The Honcho was lifting a forkful of sausage when his son burst in. “He's in the city!” said Jeffrey. “He's not dead.”
Peter patted his lips with a napkin. “Who?”
“The wizard. Did you send your men to St. Farker's?”
His father frowned. “What are you talking about?”
The Runt took a breath and let it out slowly. “Some of your men decided to impress you. It turns out there was a shrine with a swizzle and an everflame in it. They accosted one of the priests caretakers to get him to hand 'em over, but the wizard showed up and interfered. The officer in charge ran off and got reinforcements, but when he got back to the shrine the priest was gone.”
“I see. And he took the artifacts with him?”
“No, that's the puzzling thing. The soldiers waited for another priest to show up, then talked him into opening the shrine. Everything was still there, but nothing we could use. Looks like the artifacts lost their magic a long time ago. They're inert.”
Peter swore. “Get over to the prison and have them reinforce the guards. If he sees it's impossible to get in and break his apprentice out, even if he's invisible, maybe he'll go back to Rado.”
As Jeffrey turned to leave his father said “Wait! One more thing.”
He turned. The Honcho tossed him a silver Texas dollar.
“See if he can make an everflame out of that. Don't give it to him until you collect any swizzles he has with him. Wouldn't want him to use it as ammo. And let him know time is running out.”
“Right,” said Jeffrey. He dashed out the door and raced off.
By the time he got to he Prison, he realized his father hadn't seemed all that surprised. Was that just self-control, or had he known about the attempted seizure? Perhaps, but he couldn't have known about the wizard. Those men hadn't wanted to advertise their failure. They'd waited at the shrine until another caretaker showed up at eight in the morning, hoping to report success.
Jeffrey roused the guards and had them physically block the doorway. He set another group of guards behind the first with loaded crossbows. Then he went to visit Lester.
The apprentice wasn't surprised to see him. “I made another one,” he said, and tossed a short length of pipe to Jeffrey. It hissed faintly.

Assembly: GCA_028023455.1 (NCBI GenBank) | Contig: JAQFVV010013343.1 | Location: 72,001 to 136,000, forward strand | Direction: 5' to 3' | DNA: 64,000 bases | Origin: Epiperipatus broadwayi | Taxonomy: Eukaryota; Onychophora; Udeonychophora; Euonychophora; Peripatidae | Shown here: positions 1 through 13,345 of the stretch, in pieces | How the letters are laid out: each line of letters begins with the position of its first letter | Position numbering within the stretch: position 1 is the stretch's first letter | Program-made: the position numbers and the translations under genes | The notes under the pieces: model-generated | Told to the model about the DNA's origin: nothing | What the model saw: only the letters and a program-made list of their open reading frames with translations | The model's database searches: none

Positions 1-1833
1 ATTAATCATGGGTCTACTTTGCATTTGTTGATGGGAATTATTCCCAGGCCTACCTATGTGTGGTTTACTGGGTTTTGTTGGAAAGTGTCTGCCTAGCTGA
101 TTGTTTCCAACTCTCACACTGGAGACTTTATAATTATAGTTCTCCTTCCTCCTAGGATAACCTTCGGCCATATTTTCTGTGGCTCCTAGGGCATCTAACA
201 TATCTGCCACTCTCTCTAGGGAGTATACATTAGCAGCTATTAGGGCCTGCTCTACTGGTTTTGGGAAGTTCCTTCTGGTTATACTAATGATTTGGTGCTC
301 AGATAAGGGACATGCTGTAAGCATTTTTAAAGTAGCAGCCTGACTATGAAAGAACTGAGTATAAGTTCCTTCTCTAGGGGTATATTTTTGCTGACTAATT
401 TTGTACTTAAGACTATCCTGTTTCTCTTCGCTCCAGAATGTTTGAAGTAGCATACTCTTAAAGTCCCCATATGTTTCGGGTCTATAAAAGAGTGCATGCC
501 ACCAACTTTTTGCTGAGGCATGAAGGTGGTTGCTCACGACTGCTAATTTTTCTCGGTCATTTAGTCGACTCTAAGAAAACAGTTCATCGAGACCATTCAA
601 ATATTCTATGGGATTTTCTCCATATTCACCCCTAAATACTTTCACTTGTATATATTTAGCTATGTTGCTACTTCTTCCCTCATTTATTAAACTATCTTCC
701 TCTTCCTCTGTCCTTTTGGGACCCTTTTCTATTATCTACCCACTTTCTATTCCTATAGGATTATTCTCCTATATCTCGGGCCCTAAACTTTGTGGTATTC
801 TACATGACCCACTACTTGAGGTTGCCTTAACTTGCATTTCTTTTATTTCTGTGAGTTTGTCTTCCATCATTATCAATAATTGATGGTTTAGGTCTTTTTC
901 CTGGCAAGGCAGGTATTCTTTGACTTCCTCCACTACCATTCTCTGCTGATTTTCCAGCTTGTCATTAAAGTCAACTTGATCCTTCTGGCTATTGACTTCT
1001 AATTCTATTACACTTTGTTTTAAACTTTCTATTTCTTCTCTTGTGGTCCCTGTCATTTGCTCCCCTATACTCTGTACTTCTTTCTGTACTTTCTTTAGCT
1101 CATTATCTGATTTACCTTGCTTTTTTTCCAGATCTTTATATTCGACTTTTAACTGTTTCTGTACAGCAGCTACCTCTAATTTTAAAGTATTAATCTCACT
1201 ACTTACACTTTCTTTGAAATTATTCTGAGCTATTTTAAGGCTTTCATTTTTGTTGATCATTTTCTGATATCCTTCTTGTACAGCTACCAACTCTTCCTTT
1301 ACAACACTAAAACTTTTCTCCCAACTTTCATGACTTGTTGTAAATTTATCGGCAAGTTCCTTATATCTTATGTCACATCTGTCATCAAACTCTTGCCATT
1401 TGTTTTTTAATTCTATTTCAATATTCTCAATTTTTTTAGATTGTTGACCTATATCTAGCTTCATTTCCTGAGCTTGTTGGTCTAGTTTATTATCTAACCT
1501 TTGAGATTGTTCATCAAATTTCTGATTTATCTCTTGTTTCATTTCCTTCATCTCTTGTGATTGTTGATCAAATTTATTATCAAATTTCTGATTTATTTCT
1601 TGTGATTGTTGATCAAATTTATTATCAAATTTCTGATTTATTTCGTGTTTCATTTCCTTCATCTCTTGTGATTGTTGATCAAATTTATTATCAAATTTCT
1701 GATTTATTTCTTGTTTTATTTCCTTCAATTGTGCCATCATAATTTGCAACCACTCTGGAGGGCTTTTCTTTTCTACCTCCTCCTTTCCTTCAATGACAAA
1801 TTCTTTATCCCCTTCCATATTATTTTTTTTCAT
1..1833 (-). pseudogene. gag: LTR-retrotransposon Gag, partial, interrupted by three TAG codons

“That's good,” said Jeffrey,” and tossed him the silver dollar.
Lester caught it. “Gee, thanks, but I've got nothing to spend this on, in here.”
“Very funny. Can you make it into an everflame?”
“I don't know.”
“Well, try. The more you can do, the more valuable you are to my father. It keeps him from handing you over to the Church.”
“Does it?” Lester turned the coin over in his hands. “I'd have thought keeping me alive would cause friction with them. Why would the Honcho want that?”
“Relations with them are getting tenser. They want you bad enough to have offered him some artifacts in exchange for you. But if you can learn to make 'em, he can keep you off their bonfire.”
Lester looked at the coin again. “I don't know how to make an everflame,” he said.
“You didn't know how to make a swizzle, either, until you tried,” Jeffrey pointed out. “What have you got to lose? I'll bring you another pipe soon. You need to learn how to make the swizzles stronger, too.”
“What does he want the swizzles for?”
“Wells. From what they tell me, a weak swizzle won't pull from a deep well. Something about the weight of the fluid column opposing the suction.”
Lester registered puzzlement. “Don't you have hand pumps in Texas?”
“They have the same problem. There's only so much you can do with a hand pump.”
Lester regarded him silently for a moment. “Okay,” he said. “But it's going to cost you some more donuts.”
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